Originally Posted by n4zou
It will have a French Bottom Bracket so getting a replacement will require ordering it and waiting for it to arrive. This could ruin a tour if your BB craps out on you. This does not happen very often but if it does a typical bike shop will not have a replacement in stock. Your tour will be done.
70's era Peugeot bikes used straight gage steel tubing making them heavier than modern butted tubing. These bikes are called gas pipe bikes because the tubing used was the same tubing used for gas pipes. Dropout spacing will be 120mm so you would need to spread them so a modern rear wheel can be used. You must be very careful you do not break the brake bridge when you do this. Also remember that in the 70's the Touring bike label applied to all road bikes. Vintage touring bike geometry is completely different than the geometry used on modern touring bikes.
Personally; I would not use this bike for touring.
I'd strongly suggest getting the bike fully overhauled, including having the BB repacked. If this is done correctly, it's extremely unlikely for a BB to fail, even a nearly 40 year old French one. People have toured on bikes just like this in the past, you can, too. Make sure the mechanical condition is at least as sharp as the cosmetics.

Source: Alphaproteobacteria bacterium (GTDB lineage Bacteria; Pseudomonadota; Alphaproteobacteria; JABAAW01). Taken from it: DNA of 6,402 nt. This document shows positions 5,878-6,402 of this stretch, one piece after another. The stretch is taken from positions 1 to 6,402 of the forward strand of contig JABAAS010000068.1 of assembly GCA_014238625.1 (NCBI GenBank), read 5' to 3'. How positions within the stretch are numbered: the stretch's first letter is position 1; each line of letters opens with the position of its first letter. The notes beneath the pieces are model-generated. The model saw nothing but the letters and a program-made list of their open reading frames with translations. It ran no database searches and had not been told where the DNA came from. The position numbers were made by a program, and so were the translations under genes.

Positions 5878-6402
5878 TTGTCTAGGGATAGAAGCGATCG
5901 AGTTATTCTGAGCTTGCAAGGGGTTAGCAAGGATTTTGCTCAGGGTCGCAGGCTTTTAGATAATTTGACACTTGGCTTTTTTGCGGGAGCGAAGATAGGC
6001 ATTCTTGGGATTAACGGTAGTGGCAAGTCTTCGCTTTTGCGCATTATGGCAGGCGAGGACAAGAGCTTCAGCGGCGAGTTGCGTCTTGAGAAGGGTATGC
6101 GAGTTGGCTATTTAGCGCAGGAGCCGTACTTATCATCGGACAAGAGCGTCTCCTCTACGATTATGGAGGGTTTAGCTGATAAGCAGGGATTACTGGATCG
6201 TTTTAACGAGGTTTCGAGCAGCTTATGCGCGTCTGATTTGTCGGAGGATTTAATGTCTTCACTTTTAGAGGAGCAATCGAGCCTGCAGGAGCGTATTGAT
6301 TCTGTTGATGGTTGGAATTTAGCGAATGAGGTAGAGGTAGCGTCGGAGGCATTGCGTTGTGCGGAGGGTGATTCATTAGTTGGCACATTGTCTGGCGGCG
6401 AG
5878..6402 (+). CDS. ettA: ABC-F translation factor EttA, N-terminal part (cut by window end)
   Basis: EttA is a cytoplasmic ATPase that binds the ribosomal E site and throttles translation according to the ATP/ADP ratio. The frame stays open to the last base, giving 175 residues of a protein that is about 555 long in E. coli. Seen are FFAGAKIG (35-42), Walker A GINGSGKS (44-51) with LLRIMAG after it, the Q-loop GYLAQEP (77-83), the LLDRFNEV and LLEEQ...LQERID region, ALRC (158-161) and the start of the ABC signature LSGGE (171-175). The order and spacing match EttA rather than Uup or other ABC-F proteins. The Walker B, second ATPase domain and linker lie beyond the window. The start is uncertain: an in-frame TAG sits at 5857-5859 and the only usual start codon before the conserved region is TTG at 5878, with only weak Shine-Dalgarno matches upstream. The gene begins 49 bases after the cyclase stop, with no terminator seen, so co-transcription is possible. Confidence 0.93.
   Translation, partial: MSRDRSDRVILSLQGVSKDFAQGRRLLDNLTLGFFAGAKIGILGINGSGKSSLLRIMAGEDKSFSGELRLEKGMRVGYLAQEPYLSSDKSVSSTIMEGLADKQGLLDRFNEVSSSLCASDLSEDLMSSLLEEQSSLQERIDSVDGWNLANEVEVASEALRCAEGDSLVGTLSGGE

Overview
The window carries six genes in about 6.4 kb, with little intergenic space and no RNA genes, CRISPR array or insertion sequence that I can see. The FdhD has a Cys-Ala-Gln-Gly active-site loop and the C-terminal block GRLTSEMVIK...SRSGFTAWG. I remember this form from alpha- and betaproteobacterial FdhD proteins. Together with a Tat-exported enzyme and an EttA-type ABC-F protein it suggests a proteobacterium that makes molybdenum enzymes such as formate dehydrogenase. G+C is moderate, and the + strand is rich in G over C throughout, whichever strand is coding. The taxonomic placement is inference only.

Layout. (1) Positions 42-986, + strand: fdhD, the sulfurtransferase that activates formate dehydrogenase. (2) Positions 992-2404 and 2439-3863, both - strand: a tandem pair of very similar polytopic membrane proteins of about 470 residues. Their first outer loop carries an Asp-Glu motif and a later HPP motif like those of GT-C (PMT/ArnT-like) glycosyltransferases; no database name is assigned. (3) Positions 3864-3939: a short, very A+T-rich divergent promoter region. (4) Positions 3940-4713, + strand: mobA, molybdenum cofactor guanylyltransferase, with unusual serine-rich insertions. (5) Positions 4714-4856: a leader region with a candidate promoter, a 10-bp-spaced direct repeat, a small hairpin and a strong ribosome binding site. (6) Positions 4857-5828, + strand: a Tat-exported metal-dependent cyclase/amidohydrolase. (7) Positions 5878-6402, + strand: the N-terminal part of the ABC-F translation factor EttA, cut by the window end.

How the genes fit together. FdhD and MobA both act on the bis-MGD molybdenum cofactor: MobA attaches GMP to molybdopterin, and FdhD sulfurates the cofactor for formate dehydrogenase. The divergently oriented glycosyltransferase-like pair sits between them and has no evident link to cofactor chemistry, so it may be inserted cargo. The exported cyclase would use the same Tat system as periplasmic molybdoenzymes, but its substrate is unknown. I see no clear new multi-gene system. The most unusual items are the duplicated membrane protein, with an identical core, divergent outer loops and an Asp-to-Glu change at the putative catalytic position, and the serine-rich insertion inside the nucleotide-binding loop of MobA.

Be sure the shop understands cotter pins (your cranks have them holding onto the bottom bracket axle)! there have been many horror stories about people removing them without the right tools or knowledge about how to jury rig it correctly, resulting in it being impossible to reassemble with the original parts.
The original derailleurs may have been Simplexes made of nylon or Delrin. If so, see about a low cost replacement for them. They weren't real durable when new, and that 40 years will affect the plastics.
One really great thing about these old French bikes is long chainstays. If you put on rear panniers your heels are not likely to be hitting these bags on every pedal stroke.
One thing is really important: If it has the original chromed steel rims, get Kool Stop Salmon brake pads to replace the ones that are on there. Steel rims are notoriously bad for braking when wet. Touring seeks out rainstorms.
Yes it's heavy, yes, it's old, but it will work and be reliable.